In May 2009, Harkin announced he opposed any effort to overturn an Iowa Supreme Court decision in April 2009 that legalized same-sex marriage in Iowa. "We all grow as we get older; we learn things, we become more sensitive to people and people's lives," said Harkin. "The more I've looked at that, I've grown to think differently about how we should live. I guess I've got to the point of live and let live."

On December 18, 2010, Harkin voted in favor of the Don't Ask, Don't Tell Repeal Act of 2010.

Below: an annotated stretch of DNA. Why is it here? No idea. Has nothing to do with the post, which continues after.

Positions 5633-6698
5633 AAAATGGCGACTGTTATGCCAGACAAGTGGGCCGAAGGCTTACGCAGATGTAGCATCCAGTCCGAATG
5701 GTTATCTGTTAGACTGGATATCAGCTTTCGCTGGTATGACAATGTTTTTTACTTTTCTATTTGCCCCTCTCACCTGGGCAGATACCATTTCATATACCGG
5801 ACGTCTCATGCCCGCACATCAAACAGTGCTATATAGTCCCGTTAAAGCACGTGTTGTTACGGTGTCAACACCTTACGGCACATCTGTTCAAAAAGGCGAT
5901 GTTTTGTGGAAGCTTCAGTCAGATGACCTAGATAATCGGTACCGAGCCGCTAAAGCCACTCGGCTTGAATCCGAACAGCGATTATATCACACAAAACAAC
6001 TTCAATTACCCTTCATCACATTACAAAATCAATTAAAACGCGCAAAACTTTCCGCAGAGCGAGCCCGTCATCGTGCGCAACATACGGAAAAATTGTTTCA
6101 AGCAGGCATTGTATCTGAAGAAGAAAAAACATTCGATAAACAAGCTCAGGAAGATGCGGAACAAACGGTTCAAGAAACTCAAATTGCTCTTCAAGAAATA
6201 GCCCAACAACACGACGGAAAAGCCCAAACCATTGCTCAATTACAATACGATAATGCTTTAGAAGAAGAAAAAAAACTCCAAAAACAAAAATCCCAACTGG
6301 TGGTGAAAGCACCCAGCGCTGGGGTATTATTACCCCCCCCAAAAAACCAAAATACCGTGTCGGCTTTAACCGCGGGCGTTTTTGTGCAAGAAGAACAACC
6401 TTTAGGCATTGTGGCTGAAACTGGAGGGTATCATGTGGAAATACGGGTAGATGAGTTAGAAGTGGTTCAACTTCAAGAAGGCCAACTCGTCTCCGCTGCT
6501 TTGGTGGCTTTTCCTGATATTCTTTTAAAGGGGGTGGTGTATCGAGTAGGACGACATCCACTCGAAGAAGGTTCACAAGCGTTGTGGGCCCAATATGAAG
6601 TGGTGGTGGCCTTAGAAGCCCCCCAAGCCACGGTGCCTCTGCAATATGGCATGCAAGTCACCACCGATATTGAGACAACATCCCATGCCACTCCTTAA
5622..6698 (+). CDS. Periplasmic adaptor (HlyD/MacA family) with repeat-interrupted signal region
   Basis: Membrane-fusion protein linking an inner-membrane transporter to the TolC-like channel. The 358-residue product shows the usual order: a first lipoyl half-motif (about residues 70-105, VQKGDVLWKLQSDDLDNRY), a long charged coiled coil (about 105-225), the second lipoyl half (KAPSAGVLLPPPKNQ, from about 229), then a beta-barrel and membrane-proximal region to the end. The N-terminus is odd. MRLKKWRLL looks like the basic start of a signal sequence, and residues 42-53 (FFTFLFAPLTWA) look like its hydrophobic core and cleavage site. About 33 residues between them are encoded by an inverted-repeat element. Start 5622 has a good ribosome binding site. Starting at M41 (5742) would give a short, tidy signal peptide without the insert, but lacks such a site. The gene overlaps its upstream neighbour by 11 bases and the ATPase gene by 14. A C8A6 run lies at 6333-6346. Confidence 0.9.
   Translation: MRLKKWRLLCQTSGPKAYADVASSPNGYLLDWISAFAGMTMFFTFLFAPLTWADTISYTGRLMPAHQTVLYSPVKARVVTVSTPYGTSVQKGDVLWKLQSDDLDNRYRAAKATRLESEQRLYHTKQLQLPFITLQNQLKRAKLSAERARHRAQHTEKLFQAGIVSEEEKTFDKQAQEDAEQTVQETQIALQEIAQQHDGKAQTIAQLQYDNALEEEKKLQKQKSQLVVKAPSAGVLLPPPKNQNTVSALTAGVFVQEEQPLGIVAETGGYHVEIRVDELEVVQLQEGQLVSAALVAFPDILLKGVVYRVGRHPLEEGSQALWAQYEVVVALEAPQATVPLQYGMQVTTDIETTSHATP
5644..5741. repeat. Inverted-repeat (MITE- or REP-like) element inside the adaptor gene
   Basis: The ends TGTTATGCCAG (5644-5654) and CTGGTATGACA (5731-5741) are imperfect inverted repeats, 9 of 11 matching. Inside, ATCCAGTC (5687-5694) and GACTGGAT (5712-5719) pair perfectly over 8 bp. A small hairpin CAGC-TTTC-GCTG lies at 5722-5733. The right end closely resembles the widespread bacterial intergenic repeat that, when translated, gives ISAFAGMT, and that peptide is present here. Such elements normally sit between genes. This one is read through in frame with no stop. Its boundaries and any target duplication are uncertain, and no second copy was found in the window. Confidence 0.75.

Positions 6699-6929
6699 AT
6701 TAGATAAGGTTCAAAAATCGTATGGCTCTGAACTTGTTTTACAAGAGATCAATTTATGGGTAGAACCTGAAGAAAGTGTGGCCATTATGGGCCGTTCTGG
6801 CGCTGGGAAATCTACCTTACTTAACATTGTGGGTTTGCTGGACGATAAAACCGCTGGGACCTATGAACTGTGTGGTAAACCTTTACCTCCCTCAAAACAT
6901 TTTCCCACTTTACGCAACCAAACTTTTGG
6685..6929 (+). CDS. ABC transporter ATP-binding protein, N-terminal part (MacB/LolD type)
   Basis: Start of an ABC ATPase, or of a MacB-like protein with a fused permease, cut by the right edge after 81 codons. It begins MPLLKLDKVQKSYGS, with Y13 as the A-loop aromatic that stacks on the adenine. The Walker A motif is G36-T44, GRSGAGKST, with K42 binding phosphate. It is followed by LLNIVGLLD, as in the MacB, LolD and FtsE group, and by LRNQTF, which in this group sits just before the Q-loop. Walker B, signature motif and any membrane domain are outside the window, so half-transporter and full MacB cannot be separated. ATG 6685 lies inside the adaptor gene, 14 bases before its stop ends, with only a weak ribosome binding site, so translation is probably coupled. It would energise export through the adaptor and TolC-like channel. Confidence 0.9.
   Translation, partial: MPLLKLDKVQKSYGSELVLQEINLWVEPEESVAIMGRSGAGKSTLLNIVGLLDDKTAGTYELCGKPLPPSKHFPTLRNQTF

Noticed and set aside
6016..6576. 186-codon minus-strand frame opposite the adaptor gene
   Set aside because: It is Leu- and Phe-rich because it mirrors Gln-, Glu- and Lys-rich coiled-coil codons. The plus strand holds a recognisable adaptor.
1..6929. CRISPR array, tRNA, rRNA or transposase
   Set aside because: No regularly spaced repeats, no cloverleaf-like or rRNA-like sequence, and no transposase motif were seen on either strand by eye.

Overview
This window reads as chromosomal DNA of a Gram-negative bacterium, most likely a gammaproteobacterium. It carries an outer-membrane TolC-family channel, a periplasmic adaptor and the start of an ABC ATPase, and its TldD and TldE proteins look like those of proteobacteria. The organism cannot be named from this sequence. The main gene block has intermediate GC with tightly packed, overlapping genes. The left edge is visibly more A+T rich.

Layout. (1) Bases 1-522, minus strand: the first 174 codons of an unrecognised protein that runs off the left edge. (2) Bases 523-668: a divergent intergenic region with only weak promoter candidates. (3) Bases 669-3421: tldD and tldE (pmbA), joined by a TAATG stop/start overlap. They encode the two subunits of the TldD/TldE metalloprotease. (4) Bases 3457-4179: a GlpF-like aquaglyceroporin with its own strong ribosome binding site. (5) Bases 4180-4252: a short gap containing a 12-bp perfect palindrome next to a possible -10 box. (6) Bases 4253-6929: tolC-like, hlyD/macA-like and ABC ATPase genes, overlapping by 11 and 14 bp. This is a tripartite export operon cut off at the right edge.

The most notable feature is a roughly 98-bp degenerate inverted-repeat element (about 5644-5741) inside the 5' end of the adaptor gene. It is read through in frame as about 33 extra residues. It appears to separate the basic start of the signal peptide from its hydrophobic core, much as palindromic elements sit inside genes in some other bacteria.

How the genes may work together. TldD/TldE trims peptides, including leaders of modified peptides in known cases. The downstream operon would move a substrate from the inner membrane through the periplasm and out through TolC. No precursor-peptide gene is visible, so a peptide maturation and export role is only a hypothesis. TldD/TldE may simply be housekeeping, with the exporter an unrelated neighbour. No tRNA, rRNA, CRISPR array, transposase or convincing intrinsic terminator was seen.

Harkin has also been active in combating the worst forms of child labor. The Trade Development Act of 2000 "contains important child labor protections authored by Senator Harkin." After reports of child trafficking and child slavery associated with cocoa plantations in West Africa surfaced in the media, Harkin, along with U.S. Representative Eliot Engel and with the support of U.S. Senator Herbert Kohl, sponsored a voluntary agreement by major players in the cocoa and chocolate industry signed in 2001 and often referred to as the Harkin-Engel Protocol. The purpose of this "Protocol for the growing and processing of cocoa beans and their derivative products" was to bring practices in West Africa into line with Convention 182 of the International Labor Organization concerning the prohibition and immediate action for the elimination of the worst forms of child labor. (Some difficulties in meeting the deadlines set in this Protocol have been encountered.) Harkin has worked in other ways to combat the import of child labor-made products.